Orange Order parade past Ardoyne given go-ahead after three-year stand-off
An Orange Order parade at the heart of one of Northern Ireland's most protracted marching disputes will take place today.
Permission for the contentious procession past the nationalist Ardoyne in north Belfast was granted after an historic deal ended a three-year stand-off between the loyal orders and nationalist residents that has cost over £21 million to police.
The Parades Commission - a Government-appointed adjudication body - ruled Orangemen from three lodges could march along the contested stretch of Crumlin Road under strict conditions from 8.30am.
The Police Service of Northern Ireland is expected to mount a significant security operation with more than 600 officers on duty to enforce the Commission's determination plus an air support unit.
The landmark accord between the Orange Order and the Crumlin Ardoyne Residents' Association (Cara) was struck after protracted negotiations, mediated by cleric Reverend Harold Good and businessman Jim Roddy.
It allows Orangemen and two bands to complete the outstanding leg of their 2013 Twelfth of July commemorations past a sectarian flashpoint where serious rioting has erupted in the past.
It was agreed that bands would only play hymns as marchers pass the disputed section at Ardoyne while the lodges would limit the number of banners on display.
A so-called protest loyalist camp in the nearby Twaddell area will also be dismantled as soon as the demonstration reaches its end destination.
In return, the Crumlin Ardoyne Residents' Group (CARA) did not request Parades Commission permission for a protest.
Going forward, the lodges have agreed not to apply for any more return parades on the Twelfth until a wider agreement on the issue is reached. Cara will not protest at the lodges' already permitted outward parade on the morning of the Twelfth.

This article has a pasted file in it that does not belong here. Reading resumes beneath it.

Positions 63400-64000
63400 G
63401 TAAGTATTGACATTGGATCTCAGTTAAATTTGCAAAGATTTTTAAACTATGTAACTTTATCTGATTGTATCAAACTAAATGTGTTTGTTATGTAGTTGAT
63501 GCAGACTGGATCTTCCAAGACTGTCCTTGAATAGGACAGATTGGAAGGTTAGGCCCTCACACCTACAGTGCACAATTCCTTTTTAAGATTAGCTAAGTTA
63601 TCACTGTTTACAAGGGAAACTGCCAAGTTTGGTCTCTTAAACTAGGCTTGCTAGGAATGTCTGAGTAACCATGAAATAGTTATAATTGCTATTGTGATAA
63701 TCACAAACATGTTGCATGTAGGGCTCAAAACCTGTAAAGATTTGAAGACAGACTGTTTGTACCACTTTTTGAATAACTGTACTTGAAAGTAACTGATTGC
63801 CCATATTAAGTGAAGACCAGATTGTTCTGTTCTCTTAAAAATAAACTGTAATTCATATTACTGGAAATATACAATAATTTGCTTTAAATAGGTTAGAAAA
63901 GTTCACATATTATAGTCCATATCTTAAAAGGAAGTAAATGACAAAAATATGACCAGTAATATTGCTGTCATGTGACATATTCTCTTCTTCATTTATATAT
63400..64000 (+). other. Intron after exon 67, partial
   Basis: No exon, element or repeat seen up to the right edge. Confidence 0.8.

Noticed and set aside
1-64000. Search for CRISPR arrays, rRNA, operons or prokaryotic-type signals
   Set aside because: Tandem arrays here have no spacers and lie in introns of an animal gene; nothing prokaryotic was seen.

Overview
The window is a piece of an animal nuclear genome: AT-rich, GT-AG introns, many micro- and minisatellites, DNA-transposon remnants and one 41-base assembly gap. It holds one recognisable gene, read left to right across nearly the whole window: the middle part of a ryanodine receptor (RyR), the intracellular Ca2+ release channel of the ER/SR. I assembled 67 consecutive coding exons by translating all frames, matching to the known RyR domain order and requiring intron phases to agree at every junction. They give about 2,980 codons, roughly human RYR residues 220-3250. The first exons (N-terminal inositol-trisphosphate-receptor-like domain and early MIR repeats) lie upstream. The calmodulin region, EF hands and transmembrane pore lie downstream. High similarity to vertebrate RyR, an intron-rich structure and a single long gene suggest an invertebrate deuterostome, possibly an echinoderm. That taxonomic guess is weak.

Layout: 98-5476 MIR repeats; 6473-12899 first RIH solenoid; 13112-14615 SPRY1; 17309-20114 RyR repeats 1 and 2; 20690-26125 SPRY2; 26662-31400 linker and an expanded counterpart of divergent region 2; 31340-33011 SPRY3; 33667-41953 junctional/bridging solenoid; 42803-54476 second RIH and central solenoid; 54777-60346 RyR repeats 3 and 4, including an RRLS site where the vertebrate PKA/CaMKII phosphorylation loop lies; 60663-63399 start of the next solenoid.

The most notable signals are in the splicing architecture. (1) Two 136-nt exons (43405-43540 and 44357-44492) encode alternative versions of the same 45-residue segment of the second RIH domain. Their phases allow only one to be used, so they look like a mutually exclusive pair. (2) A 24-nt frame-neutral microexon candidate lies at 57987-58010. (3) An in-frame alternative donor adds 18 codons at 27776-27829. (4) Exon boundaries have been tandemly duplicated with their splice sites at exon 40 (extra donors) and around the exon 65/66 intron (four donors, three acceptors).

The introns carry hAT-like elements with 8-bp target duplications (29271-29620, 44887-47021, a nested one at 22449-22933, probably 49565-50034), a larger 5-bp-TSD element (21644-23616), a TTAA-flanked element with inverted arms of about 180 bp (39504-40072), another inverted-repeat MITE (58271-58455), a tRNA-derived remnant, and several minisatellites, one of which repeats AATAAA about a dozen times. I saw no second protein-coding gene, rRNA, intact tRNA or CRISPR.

A local community forum including representatives of Cara and the loyal orders will also be convened with the aim of improving community relations in the area.
In a statement, the Parades Commission said the deal represented an opportunity for resolution of the decades-long parading disputes at Crumlin Road.
Orange Order County Grand Master George Chittick said he looked forward to completion of the 2013 parade while Cara spokesman Joe Marley said there was a new spirit of co-operation.
Meanwhile, a hardline residents group, not involved in the negotiations, is expected to stage a counter protest.
The Greater Ardoyne Residents' Collective (Garc) which was widely blamed for orchestrating violence following previous loyal order parades described the agreement as a "shady deal".
The group's picket has been limited to 60 people and confined to a specific section of Crumlin Road.
PSNI Assistant Chief Constable Stephen Martin said the policing operation would be proportionate.
He said: "PSNI welcomed the local agreement and we will be implementing an appropriate and proportionate policing operation in the north Belfast area to ensure that the various Northern Ireland Parades Commission determinations are upheld.
"We are committed to keeping people safe and we will be working with the community to do just that."